I'm very excited to share with you the creation of several new and some remixing of older characters for a new literacy based organization starting NOW in Oakland called Chapter 510. The organization Chapter 510 are a group of educators, writers, and artists like my self who are working to assist young people and teachers in furthering creative writing and reading! This is BIG. There are already many after school programs which offer tutoring and all Oakland schools offer basic english, but it is exciting to see an organization focus on the literacy aspect since so the ability is so important. And it has been a great honor to work with them in crafting character's that not only reflect kids from the town, but are genuinely fun to do as an artist.

For several months now I have been meeting and working with the team and I hope this is the first of many posts to come about this collaboration, which will no doubt help a lot of kids see through the BS and see a road to their expression through stories, journalism, etc.

 If you are a teacher, a student, or storyteller, they need you. They are looking for volunteers specifically at Met West High school in Oakland. Check out the process of one of these characters and soem of the finished ones. Please visit the website which features more information about what they do and please check out the facebook. To be continued....

Jan 14, 2014

Character 65- Lady walking by, thinking

Just saw this lady walking by and she was in a bit of a rush. Just drawing from memory, but I think this is what she might've been thinking about.

Here's a collage of characters from that same year: 2013-2014

Jan 6, 2014

Muphoric Sounds 37-Marcos Valle

Ahhh, it's been awhile since I've done an IN THE TRUNK for yall. It is hard to post if you don't hear anything that really moves you. However, I've had tons of random songs from different genre's in my head these past few months and this is one of them. Shout out to Allan Cole (Flwrpt). Read more please... Marcos Valle-“Não Tem Nada Não”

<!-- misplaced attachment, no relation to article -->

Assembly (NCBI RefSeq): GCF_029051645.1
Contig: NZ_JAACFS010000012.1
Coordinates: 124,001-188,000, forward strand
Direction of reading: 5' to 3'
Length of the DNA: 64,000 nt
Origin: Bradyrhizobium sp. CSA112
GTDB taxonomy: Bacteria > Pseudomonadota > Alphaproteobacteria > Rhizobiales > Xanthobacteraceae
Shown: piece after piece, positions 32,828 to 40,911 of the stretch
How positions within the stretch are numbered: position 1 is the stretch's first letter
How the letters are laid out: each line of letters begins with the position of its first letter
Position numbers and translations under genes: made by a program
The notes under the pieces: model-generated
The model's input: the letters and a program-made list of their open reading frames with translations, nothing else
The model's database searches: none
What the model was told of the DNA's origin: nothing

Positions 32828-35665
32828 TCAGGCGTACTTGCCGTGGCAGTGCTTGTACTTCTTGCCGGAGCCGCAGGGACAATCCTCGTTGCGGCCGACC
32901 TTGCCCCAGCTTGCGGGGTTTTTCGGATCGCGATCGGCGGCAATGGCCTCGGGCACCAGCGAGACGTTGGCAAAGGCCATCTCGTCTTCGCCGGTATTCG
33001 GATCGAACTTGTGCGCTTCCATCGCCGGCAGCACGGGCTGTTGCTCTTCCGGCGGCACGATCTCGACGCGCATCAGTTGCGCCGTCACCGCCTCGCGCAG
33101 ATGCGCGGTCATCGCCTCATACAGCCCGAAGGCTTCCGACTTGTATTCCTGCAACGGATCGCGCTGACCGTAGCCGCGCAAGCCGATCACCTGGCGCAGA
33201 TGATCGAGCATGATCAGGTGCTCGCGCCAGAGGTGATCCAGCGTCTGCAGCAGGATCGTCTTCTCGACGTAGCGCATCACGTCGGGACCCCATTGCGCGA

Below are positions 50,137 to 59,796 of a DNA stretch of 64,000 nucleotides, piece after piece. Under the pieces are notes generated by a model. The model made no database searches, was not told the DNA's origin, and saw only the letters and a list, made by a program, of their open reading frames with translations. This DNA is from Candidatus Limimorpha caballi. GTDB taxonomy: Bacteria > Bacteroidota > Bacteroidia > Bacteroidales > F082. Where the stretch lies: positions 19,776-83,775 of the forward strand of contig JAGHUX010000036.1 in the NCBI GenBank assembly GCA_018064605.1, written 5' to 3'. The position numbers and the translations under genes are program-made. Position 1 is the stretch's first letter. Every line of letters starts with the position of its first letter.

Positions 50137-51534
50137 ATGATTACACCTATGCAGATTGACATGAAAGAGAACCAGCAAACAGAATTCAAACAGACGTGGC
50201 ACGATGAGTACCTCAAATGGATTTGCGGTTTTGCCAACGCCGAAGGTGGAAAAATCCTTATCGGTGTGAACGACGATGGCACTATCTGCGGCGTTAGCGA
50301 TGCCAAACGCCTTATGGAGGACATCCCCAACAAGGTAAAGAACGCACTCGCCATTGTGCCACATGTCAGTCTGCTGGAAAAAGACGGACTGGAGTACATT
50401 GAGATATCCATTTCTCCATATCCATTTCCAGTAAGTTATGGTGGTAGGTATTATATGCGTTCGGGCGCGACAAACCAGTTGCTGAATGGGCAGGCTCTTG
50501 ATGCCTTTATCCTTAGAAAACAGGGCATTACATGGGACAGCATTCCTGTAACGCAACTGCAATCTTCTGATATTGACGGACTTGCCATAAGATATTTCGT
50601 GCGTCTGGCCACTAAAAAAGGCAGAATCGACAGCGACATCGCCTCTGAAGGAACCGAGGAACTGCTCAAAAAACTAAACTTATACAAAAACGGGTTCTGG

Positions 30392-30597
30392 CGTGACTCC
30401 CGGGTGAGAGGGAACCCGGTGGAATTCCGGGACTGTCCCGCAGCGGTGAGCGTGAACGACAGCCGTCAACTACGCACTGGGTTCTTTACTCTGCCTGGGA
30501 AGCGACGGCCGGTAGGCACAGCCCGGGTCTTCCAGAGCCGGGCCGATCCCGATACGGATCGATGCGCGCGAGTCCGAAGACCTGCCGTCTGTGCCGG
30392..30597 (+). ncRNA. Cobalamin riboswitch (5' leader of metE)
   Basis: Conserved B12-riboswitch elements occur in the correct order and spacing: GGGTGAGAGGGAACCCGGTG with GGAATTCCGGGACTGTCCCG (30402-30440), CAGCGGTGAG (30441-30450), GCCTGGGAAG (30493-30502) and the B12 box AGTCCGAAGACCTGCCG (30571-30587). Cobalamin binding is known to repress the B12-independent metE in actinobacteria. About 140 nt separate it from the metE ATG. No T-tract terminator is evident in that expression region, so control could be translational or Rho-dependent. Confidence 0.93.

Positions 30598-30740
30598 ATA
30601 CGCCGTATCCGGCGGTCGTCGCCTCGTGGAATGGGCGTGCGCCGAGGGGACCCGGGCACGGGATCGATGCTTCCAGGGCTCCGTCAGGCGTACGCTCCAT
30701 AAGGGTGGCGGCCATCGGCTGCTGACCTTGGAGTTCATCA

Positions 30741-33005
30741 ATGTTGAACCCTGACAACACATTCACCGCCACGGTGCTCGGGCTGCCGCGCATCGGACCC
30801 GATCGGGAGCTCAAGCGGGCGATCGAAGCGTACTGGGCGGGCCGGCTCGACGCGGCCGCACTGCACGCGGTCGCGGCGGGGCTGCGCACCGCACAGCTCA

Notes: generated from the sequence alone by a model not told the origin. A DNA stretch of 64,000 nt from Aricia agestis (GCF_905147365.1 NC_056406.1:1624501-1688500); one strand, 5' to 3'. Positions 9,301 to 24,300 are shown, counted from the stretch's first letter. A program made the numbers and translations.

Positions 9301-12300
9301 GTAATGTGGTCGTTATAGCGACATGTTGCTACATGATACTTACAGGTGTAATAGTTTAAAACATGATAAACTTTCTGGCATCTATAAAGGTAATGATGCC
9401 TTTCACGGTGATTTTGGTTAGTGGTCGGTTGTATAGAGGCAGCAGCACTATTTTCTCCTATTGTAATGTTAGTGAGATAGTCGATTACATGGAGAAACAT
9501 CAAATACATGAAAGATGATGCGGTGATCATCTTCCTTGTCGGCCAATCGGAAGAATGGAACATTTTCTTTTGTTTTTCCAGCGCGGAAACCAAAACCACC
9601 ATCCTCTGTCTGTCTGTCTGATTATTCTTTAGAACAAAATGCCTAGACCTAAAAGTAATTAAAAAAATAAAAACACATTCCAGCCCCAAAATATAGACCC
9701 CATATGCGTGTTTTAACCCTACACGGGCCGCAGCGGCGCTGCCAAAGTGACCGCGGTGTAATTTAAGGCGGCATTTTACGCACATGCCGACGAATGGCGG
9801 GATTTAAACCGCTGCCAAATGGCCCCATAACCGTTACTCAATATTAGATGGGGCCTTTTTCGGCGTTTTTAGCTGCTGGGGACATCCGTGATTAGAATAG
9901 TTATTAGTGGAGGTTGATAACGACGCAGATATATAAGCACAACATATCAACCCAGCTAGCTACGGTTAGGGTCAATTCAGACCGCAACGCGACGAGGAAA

Daddy thoughts 5- New home, past feelings

Recently, my son has expressed feelings about not liking his new home, wanting his parents to reunite, and to leave for what he considers “home” We are adjusting to the new home that houses myself, my child, and my partner. It is not as easy as I thought it would be for him, but it’s not horrible either.  It takes time to adjust.

Moving in with a girlfriend, boyfriend or step-parent is not easy. I remember as a child both of my parents remarried and both of my new step-parents were European American or white. It was not easy at first. We disagreed on things like music. My Dad’s wife did not really dig hip hop too much. I listened to all kinds of shit. Radical rhymes, misogynistic, violent, and peaceful raps. I couldn’t understand why she wasn’t feeling LL’s “big ole butt”. I get it now, but to me, I thought “why is she telling me what to do?”.  We never really resolved the music issue, because she liked Mariah Carey and I detested Mariah (at the time).

And there was a time when I could not get used to my mom’s husband because he just acted so differently. For example, when we went to a restaurant; if he did not approve of the food he simply sent it back or told them “I’m not paying for this” or “I won’t eat this”. Growing up with just mom and dad this was a no no! People might spit in your food, screw it up more, etc. but really, I just had never heard someone speak that way. I was taught to be extremely humble, to be quiet on certain things and food in restaurants was one of them. I thought to myself “who does he think he is?!”.